Don't hesitate to give me a shout if you have any questions!

73, AB0L.

 

STL files:
Printed at .4mm x .2mm layer, 25% infill, no support, 3 perimeters.

 

BOM:

 

Build tips:

  • Crimp and solder the spade lugs to short pieces of solid copper wire. Heat wire with torch and insert into printed sockets to set. Might need some re-heating to fine-tune contact with battery lugs. Once secured, solder 14ga hookup wire to the solid copper wires. Wire batteries in parallel (DEWALT batteries have internal circuitry to tolerate this.) Pay attention to polarity! Since one battery is "upside down," it's reversed.
  • Wire meter power leads to "IN" terminals of buck converter along with the ganged battery feeds. Wire Anderson power poles to "OUT" terminals of buck converter. Don't forget to feed the + wires through the current sensor ring and mind the direction so you don't get negative values.
  • Bench-test everything before assembly. The buck converter can do constant voltage and constant current. We want constant voltage, so set the current pot to max, then voltage to 13.8V. Be aware of your multimeter's limits if testing output current. Mine tops out at 20A and this setup readily exceeded that.
  • I like to use a long piece of threaded rod to mount heat set inserts, heating them with a heat gun. Much easier to eyeball alignment than with an iron.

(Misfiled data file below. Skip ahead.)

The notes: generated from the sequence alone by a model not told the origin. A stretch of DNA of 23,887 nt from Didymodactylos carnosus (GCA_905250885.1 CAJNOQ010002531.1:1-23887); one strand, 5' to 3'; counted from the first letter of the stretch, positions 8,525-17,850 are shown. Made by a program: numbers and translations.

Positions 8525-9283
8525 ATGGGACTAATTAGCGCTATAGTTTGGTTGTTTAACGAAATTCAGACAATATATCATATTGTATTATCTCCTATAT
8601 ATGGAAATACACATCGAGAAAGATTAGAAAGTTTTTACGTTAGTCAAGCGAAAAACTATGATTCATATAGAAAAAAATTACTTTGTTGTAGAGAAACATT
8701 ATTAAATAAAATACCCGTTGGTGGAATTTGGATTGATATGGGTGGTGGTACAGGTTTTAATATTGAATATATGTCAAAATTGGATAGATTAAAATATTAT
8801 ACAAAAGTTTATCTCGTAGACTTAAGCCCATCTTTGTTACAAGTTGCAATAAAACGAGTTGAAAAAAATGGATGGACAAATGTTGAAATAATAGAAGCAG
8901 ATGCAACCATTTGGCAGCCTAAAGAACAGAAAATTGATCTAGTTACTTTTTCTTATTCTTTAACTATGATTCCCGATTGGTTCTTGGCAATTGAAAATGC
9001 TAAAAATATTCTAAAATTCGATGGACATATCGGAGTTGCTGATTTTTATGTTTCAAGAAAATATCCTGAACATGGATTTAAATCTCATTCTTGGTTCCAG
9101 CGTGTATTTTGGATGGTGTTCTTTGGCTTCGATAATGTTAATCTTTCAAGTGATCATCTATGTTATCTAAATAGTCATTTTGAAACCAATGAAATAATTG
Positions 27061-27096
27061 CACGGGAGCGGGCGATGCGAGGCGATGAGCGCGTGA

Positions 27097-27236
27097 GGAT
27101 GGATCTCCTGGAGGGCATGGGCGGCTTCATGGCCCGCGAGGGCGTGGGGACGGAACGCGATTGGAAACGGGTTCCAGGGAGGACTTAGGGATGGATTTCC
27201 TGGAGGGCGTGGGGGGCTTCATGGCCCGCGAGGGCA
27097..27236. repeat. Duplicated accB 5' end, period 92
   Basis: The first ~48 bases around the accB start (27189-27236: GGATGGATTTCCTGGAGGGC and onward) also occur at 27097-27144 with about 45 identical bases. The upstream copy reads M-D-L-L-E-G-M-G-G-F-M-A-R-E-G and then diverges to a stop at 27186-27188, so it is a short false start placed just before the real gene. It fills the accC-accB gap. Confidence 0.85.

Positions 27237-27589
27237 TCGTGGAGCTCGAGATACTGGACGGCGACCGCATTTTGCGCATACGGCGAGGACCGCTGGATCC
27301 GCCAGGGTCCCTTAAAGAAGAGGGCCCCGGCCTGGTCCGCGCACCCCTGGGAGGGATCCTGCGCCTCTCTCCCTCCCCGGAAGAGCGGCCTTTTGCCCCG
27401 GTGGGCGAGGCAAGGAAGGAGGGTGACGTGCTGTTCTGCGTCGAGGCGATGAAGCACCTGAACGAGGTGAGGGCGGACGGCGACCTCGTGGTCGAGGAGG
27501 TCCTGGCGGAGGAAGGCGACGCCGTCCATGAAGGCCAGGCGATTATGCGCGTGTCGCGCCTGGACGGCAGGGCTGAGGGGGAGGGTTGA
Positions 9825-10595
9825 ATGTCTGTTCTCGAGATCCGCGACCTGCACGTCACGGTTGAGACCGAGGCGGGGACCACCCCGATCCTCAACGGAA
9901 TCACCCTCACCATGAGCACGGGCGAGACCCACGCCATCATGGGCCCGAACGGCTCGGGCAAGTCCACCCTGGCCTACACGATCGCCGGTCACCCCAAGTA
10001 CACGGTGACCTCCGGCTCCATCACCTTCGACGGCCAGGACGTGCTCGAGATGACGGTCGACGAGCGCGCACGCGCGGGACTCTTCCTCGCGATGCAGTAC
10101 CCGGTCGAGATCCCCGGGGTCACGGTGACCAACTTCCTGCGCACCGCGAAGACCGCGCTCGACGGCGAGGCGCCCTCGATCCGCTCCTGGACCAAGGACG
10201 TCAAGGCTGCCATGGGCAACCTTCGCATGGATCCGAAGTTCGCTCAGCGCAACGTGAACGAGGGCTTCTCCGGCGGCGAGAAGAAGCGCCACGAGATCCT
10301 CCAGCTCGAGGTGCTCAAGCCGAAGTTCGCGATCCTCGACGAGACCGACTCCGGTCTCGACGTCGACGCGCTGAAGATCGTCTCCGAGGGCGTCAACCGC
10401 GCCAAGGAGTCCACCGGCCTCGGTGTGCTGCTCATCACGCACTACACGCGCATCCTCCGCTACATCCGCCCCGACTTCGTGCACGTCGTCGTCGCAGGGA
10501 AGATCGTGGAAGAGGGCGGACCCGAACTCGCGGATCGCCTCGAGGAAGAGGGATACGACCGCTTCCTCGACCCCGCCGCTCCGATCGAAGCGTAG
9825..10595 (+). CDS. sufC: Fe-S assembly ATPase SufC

• Prepare to cuss a lot. The fitup is tight. You might want to resize the case a bit longer in CAD.
  • If you're adding the LC filter on the output, here's the schematic:
    Screen Shot 2019 03 20 at 5.47.57 PM

     

  • Warnings: There's no fuses here - no room and I didn't want to have to disassemble the case to ever replace one. All my output cables are fused anyway. You may want to consider your build differently. There's also no battery drain protection. DEWALT monitors battery voltages from the tool, not the battery. I considered adding a voltage cutoff circuit but decided simpler was better, plus I can always see the battery voltage on the display. As long as the voltage doesn't go much below 15V, it's fine. Run them dead though and you've just bricked $160 of DEWALT batteries, so fair warning. I also didn't do an on/off switch. I just yank the battery packs when done. There is an off switch on the buck converter that could be demounted and wired to an external switch, if you like.

AB0L (Formerly N0KAI)
-----
Kenwood TM-V71A, Kenwood TS-590S, Motorola XPR4550, TYT MD-UV380, Kenwood TH-D7A, BTECH UV-5X3, µBITX V5 QRP


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AB0L
 AB0L
(@3d0g)
Estimable Member Member
Joined: 2 years ago
Posts: 144
September 10, 2020 6:35 pm  

Quick update / reconfirmation of the warnings...

So I ran my Power Block down while playing with my new Icom ID-4100A from the comfy recliner. Took nearly 4 days but my new toy ran the pack dry and I mean REALLY dry. I well know that Lithium-ion batteries have a very flat discharge rate until the very end but I didn't fully appreciate how quick the "end" comes. One minute the Power Block was reporting 16V, and five or so minutes later, it was down to 13V! Not good. 15V should be the absolute minimum (3V x 5 cells). That is about where DEWALT tools cut off and the pack shows no lights when the battery test button is pressed. Fortunately, both packs charged back up but that's definitely not healthy for Li-Ion batteries. I may have to reconsider that 15V cutoff circuit addition.

AB0L (Formerly N0KAI)
-----
Kenwood TM-V71A, Kenwood TS-590S, Motorola XPR4550, TYT MD-UV380, Kenwood TH-D7A, BTECH UV-5X3, µBITX V5 QRP